Home > Publications . Search All . Browse All . Country . Browse PSC Pubs . PSC Report Series

PSC In The News

RSS Feed icon

Starr's findings account for some of the 19% black-white gap in federal sentencing

Frey says suburbs are aging, cities draw millennials

Pfeffer comments on Fed report that reveals 20-year decline in net worth among American families

More News

Highlights

U-M's campus climate survey results discussed in CHE story

U-M honors James Jackson's groundbreaking work on how race impacts the health of black Americans

U-M is the only public and non-coastal university on Forbes' top-10 list for billionaire production

ASA President Bonilla-Silva takes exception with Chief Justice Roberts' 'gobbledygook' jab

More Highlights

Next Brown Bag

Mon, Jan 22, 2018, noon: Narayan Sastry

Sheldon H. Danziger photo

Does It Pay to Move from Welfare to Work?

Publication Abstract

Danziger, Sheldon H., Colleen M. Heflin, Mary E. Cocoran, E. Oltmans, and H.C. Wang. 2002. "Does It Pay to Move from Welfare to Work?" Journal of Policy Analysis and Management, 21(4): 671-692.

Kathryn Edin and Laura Lein (1996; 1997) conducted interviews with wage-reliant and welfare-reliant single mothers between 1988 and 1992, gathering information about income sources, consumption patterns, and experiences of material hardship. They concluded that wage-reliant women fared worse economically than welfare-reliant women. However, the economic boom of the 1990s and increases in federal and state benefits that supplement earnings and subsidize work expenses for the working poor have raised the net income gain associated with moving from welfare to work. In addition, changes in welfare regulations following the 1996 Welfare Reform Act have led more recipients to look for work, have made it much more difficult for nonworking recipients to remain on the welfare rolls, and have made it easier for them to continue to receive welfare benefits if they work part-time at low-wage jobs. We analyze data from a sample of single mothers, all of whom received welfare in February 1997, and find that those who left welfare for work, or who combined work and welfare, had higher household incomes, experienced less material hardship, engaged in fewer activities to make ends meet, and had lower expectations of experiencing hardship in the near future than did nonworking welfare recipients.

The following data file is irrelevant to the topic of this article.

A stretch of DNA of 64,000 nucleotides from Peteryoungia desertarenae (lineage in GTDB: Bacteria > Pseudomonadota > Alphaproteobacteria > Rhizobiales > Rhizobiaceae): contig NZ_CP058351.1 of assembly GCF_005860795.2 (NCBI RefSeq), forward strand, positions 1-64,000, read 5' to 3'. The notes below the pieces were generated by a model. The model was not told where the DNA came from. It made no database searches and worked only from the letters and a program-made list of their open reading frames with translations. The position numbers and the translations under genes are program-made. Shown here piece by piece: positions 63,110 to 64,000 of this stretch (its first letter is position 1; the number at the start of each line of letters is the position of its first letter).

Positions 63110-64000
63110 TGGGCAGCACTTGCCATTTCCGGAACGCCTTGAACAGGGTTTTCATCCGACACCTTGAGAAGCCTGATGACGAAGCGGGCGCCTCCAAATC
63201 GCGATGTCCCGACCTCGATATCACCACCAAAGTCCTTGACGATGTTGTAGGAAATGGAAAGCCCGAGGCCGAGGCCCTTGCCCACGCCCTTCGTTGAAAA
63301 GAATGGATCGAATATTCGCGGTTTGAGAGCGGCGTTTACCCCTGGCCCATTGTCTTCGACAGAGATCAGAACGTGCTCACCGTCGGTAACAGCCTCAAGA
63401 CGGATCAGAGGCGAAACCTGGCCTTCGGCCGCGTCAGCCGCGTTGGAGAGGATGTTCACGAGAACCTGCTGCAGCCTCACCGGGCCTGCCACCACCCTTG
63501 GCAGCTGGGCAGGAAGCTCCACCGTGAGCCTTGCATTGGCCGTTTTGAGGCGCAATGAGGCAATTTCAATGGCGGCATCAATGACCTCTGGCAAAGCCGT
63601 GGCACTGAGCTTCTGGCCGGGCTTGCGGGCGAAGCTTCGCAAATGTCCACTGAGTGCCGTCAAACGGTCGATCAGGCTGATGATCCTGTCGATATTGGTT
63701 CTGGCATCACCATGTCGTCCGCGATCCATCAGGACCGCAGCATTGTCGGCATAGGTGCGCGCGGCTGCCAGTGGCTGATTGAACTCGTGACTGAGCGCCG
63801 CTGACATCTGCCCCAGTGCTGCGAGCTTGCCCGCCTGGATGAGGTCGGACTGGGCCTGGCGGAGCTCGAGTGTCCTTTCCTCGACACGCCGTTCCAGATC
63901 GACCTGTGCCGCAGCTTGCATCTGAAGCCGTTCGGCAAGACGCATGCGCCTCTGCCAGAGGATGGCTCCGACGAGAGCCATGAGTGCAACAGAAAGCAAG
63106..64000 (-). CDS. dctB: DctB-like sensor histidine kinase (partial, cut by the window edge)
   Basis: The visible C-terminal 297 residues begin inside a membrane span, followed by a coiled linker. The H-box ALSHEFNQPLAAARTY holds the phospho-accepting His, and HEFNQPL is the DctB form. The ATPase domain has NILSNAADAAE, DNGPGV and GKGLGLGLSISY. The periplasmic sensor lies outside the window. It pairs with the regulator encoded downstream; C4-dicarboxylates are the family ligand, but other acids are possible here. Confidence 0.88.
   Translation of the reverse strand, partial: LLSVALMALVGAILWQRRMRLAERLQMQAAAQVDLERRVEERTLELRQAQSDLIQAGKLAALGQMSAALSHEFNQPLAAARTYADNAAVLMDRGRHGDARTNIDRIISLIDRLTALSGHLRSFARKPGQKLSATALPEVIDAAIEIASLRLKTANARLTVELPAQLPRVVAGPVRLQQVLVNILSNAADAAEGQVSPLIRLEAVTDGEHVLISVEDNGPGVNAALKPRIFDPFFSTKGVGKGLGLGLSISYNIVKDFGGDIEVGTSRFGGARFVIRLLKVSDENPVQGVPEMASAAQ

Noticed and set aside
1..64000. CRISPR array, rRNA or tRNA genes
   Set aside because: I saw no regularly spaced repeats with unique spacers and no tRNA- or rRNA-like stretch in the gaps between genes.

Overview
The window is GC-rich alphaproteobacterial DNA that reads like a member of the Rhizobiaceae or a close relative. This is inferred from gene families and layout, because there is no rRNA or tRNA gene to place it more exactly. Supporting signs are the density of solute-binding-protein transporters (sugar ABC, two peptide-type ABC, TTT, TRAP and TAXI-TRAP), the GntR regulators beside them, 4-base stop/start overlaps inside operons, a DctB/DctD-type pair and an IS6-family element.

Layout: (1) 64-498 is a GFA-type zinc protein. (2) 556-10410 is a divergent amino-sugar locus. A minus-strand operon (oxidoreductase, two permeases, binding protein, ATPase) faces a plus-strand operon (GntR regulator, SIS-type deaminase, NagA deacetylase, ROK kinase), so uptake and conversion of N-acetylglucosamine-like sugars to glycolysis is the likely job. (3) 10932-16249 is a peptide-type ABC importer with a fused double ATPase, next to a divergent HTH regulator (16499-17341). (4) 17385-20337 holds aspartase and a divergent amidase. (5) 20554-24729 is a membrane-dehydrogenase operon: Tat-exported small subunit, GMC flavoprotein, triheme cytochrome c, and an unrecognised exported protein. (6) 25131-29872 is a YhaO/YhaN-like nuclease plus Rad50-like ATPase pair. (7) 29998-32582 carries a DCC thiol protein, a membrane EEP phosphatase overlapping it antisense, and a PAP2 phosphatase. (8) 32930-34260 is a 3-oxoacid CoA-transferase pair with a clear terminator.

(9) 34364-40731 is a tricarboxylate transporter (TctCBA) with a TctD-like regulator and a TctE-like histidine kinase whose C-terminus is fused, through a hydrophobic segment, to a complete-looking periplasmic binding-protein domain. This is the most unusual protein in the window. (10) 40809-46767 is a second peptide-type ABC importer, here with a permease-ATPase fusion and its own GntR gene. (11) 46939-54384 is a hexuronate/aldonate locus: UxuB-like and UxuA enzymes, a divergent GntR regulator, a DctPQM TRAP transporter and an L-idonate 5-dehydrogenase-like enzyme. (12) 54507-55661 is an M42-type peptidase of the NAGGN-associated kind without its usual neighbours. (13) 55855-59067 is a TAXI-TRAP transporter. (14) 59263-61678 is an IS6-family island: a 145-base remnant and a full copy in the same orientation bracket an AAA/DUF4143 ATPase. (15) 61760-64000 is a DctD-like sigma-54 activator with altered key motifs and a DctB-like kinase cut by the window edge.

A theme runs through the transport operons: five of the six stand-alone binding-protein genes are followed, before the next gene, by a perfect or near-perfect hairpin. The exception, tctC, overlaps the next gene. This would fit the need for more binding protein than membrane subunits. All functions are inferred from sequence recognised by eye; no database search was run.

DOI:10.1002/pam.10080 (Full Text)

Licensed Access Link

Public Access Link

Browse | Search : All Pubs | Next